However, this typically doesn't work within any contiguous smooth surface of a single object, because a given vertex is shared between multiple triangles on a smooth surface.

The 4-bit field is a vertex attribute, yes (Though how you create a 4-bit attribute is beyond me)? It's effectively part of the texture coordinate. So you simply do what you do if the same position uses different texture coordinates, or different normals: you duplicate the position in a new vertex.

There's no need for "restart" (I assume you're talking about primitive restart); this has been done since vertex arrays of any kind were first introduced.

bootstrap
01-18-2011, 10:11 PM
However, this typically doesn't work within any contiguous smooth surface of a single object, because a given vertex is shared between multiple triangles on a smooth surface.

The 4-bit field is a vertex attribute, yes (Though how you create a 4-bit attribute is beyond me)? It's effectively part of the texture coordinate. So you simply do what you do if the same position uses different texture coordinates, or different normals: you duplicate the position in a new vertex.

There's no need for "restart" (I assume you're talking about primitive restart); this has been done since vertex arrays of any kind were first introduced.

One of my vertex attributes is a 32-bit integer. It is simple matter to execute shift (>> and <<) and mask (&amp;) operators to extract 1, 2, 3, 4, 5, 6... and larger bit fields to specify:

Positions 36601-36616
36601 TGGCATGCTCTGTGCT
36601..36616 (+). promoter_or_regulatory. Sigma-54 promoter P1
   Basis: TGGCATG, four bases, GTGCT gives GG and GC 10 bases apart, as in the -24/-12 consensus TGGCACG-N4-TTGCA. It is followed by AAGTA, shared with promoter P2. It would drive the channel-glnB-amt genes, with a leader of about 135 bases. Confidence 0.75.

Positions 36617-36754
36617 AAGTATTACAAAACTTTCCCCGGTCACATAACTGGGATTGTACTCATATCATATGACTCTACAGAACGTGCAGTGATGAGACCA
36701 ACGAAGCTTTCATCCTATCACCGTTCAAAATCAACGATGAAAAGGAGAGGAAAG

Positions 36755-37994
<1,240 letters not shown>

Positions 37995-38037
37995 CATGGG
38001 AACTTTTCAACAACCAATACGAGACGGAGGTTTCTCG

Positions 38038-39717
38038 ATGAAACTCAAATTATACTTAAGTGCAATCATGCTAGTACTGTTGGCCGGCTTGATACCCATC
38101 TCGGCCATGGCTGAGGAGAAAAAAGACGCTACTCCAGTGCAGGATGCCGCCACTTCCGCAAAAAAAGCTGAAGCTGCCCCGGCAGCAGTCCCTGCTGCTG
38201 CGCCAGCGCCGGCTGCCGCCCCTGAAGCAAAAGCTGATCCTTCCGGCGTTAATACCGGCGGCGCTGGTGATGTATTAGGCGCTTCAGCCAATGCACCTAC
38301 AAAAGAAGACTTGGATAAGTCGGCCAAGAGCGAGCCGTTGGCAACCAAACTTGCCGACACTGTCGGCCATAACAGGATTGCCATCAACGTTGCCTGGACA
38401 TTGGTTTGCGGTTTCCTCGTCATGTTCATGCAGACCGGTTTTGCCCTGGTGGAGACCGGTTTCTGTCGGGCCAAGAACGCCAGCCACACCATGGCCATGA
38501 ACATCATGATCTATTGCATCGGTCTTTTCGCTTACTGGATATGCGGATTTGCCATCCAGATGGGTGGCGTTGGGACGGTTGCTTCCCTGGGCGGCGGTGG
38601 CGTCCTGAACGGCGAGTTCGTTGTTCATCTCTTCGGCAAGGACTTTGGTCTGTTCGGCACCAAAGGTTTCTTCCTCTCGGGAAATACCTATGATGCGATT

- one of many transformation matrices
- one of many textures in a texture array
- whether to apply the texture or not
- whether to normal-map or not
- whether to emit light, compute lighting, or otherwise
- and so forth

This is what I do, so I can submit mammoth batches in a single call of glDrawElements().

PS: Just curious. What's so strange about a "4-bit field in an integer attribute"? There's no need to define any "4-bit attributes"! :-) In fact, that would be terribly inefficient, which is why I pack many individual bits and 4-bit fields into a single 32-bit integer attribute.

-----

You are entirely correct about adding duplicate vertices to accomplish these kinds of things.

However, this doesn't work if the desired process needs to be done dynamically AKA "on demand" (in response to something that happened in the application, like adding a gunshot hole or other damage).

Also, I tend not to think about adding duplicate vertices because the focus of my engine is "procedurally generated content". Which means, in practice, that objects tend to be composed of standard "fundamental shapes" and derivative shapes based upon the fundamental shapes. Since these shapes are standardized (created by standard routines), I usually don't even think in terms of specialized "jiggered" approaches like extra [duplicate] vertices to achieve results like this. Of course the other reason not to think that way is that it is not a general approach, in that it doesn't work for dynamic, "on demand" situations like I mentioned above.